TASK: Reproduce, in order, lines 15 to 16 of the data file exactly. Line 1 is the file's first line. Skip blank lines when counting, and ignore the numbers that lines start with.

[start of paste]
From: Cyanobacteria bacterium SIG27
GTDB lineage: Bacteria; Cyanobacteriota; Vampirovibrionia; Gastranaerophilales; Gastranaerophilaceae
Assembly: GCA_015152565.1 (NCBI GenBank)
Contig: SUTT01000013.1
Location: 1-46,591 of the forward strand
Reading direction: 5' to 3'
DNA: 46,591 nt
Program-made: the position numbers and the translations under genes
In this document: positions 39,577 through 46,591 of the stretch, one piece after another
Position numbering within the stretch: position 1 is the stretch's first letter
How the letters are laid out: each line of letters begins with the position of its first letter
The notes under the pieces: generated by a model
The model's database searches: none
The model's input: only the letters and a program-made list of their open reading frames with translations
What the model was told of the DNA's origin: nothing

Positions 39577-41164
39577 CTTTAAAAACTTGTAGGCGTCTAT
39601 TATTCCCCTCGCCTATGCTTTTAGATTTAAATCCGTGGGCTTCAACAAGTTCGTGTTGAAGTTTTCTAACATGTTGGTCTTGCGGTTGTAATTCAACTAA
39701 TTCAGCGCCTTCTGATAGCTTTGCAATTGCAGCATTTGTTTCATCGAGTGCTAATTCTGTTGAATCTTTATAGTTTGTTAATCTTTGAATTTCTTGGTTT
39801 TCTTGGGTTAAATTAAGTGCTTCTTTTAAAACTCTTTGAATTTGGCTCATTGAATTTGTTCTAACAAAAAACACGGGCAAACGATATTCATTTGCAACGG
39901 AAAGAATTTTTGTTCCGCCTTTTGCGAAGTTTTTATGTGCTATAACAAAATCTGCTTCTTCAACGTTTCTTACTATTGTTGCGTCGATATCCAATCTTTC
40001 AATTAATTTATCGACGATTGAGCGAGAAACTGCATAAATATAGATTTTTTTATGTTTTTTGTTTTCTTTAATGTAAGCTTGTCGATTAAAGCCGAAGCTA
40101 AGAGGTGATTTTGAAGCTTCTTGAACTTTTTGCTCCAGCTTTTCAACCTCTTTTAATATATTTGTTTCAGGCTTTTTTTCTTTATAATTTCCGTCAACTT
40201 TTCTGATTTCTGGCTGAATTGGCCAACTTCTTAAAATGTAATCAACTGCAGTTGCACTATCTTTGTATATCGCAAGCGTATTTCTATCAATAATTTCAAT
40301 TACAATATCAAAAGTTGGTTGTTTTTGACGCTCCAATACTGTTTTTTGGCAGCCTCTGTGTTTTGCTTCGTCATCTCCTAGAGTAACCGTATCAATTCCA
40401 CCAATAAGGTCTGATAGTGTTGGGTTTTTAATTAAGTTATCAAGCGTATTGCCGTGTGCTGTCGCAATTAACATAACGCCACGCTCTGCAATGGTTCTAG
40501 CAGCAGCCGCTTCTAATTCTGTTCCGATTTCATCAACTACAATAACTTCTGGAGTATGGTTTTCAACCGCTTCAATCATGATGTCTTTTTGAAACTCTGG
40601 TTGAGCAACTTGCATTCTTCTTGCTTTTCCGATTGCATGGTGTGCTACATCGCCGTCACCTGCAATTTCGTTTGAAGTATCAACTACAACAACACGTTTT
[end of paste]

What the model was told of the DNA's origin: nothing

Positions 39577-41164